Two BARSC member companies – Pixalytics and Specto-Natura – in partnership with Plymouth Marine Laboratory and CSIRO Australia, have been awarded funding by the UKRI Science and Technology Facilities Council to measure the impacts of flooding on water quality in the Plymouth Sound and the wider Western Channel Observatory.
The two-year project, named Vis4Sea (VISualisation and Assessment of water quality using an Open Data Cube FOR the weStern English chAnnel) has been funded through the UK/Australia Earth Observation AgroClimate Programme.
In the Western English Channel, periodic flooding as a result of heavy rainfall is becoming more frequent. This is because the heating of inland water and the sea is causing more evapo-transpiration which results in high rainfall, and then flooding.
These flooding events can carry agricultural fertilisers, sewage effluent and, in some locations, heavy metals from mining tailing ponds from the rivers to the coast – posing a risk to human health and to the environment through the deposition of high nutrients, suspended material, viruses and bacteria to the coast. This in turn can be deleterious to seagrass beds and mud flats which are important areas for depositing and drawing down carbon dioxide from the atmosphere.
The Vis4Sea project intends to measure the impacts of these flooding events, using a wealth of measurements to piece together the bigger picture.
With scientific advancements has made an incredible amount of data available to marine scientists to study the environment. These include measurements made from samples collected by boats, data from marine moorings, buoys and unmanned vessels as well as satellite data. For satellite data, this is now available at very high resolution so that a range of parameters and the intricate details of these in rivers, estuaries and the coast can be easily seen from space.
However, given the variety different sources of data available, it can be difficult to analyse them in a coherent, consistent and easily findable format.
To piece together the data measuring the water quality in the Plymouth Sound, scientists involved in the Vis4Sea project will build a cohesive Open Data Cube to facilitate the combination of in situ sampling, automated sensor network and multi-source, multi-sensor drone and satellite data.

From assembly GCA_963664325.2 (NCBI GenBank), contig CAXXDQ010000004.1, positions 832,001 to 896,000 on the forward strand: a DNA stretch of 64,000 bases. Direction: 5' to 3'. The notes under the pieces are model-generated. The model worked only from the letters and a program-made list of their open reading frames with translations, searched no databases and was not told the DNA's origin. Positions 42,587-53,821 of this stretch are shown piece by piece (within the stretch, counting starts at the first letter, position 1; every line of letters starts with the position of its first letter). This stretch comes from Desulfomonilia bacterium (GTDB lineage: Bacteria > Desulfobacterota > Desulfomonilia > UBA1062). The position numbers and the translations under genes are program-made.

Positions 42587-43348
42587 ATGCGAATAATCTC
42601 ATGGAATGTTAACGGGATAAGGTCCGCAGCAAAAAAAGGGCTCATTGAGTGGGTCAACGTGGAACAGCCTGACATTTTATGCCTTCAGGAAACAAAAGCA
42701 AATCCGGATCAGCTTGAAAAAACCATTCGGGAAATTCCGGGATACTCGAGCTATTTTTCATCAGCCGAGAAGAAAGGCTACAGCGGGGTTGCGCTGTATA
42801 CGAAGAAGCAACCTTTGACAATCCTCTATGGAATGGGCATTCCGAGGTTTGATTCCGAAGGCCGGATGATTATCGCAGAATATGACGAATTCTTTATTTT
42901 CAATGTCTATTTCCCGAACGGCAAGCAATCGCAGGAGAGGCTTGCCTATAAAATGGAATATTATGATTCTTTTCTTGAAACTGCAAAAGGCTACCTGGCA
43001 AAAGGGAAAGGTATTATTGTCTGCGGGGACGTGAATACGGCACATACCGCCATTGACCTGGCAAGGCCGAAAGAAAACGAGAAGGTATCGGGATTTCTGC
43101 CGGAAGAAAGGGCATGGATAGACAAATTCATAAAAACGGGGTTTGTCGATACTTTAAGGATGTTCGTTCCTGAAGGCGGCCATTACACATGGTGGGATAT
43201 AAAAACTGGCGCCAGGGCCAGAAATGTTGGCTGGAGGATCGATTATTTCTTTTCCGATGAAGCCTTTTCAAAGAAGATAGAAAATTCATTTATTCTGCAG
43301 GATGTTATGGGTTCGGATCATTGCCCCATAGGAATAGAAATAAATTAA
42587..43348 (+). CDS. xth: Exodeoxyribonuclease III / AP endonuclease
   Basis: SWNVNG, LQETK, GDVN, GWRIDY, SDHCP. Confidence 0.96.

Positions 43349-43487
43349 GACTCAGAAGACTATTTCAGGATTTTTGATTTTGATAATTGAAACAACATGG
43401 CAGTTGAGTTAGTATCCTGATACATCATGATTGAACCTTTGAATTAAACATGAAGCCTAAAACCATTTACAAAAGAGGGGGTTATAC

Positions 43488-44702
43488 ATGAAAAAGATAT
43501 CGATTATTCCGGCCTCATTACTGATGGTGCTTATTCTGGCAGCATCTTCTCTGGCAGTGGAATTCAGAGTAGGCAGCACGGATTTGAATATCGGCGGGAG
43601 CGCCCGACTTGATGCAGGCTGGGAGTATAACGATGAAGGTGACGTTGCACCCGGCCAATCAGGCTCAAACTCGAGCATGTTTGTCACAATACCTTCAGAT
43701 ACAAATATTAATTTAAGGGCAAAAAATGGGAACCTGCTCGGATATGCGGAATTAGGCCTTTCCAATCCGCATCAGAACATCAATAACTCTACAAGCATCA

Data Cubes are gridded and stacked arrays of different data sets, that can be interrogated easily and efficiently by scientists. The scientific organisation CSIRO in Australia has developed open data cubes, called AquaWatch Data Integration and Analysis System or ADIAS, that allows multiple users to easily interact with large archives of data. Through this platform, computer code, known as machine learning, can be used to turn some of the data sets into water quality parameters, to allow the assessment of whether coastal water is ‘clean’ or ‘poor’ quality.
Lead Scientist Dr Gavin Tilstone said about the project: “Flooding events are becoming more common and can result in the discharge of sewage effluent to the coast, which can affect pristine marine habitats around the Plymouth Sound.”
“We are looking forward to utilising the recent developments in data cubes and machine learning to track these events in the local area, and assess their impacts on water quality, mud flats and sea grass beds.”
The Vis4Sea project is a partnership between CSIRO, Australia, Pixalytics Ltd., and Specto-Natura Ltd. And the lessons learnt in the Plymouth Sound will be applied to the Fitzroy River and Murray Darling Estuary in Australia, where periodic flooding is also becoming more frequent. It will also provide maps of areas that are not affected by flooding to allow conservation groups to regenerate Seagrass beds.
Dr Samantha Lavender, the Managing Director of Pixalytics Ltd. said about the project and partnership that “As an SME, it’s exciting to be working in collaboration with UK and Australian partners on highly relevant issues linked to water quality.”
The information generated by the project will be freely available to end-users to help the monitoring and management of water quality in the Plymouth Sound catchment, and the project data and results will be showcased to interested parties through an end of project stakeholder event.